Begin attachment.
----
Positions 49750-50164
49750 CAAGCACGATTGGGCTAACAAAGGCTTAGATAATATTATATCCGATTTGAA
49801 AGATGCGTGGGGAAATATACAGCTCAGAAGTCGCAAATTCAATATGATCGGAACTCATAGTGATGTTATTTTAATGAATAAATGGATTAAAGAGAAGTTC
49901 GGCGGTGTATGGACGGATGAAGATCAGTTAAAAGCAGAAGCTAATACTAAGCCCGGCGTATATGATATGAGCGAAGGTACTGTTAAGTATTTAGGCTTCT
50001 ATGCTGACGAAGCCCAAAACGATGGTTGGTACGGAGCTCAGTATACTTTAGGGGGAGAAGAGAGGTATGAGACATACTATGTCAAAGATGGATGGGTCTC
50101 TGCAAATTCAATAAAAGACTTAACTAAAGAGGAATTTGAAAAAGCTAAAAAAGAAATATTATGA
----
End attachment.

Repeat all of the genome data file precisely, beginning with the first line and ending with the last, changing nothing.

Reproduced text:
Positions 49750-50164
49750 CAAGCACGATTGGGCTAACAAAGGCTTAGATAATATTATATCCGATTTGAA
49801 AGATGCGTGGGGAAATATACAGCTCAGAAGTCGCAAATTCAATATGATCGGAACTCATAGTGATGTTATTTTAATGAATAAATGGATTAAAGAGAAGTTC
49901 GGCGGTGTATGGACGGATGAAGATCAGTTAAAAGCAGAAGCTAATACTAAGCCCGGCGTATATGATATGAGCGAAGGTACTGTTAAGTATTTAGGCTTCT
50001 ATGCTGACGAAGCCCAAAACGATGGTTGGTACGGAGCTCAGTATACTTTAGGGGGAGAAGAGAGGTATGAGACATACTATGTCAAAGATGGATGGGTCTC
50101 TGCAAATTCAATAAAAGACTTAACTAAAGAGGAATTTGAAAAAGCTAAAAAAGAAATATTATGA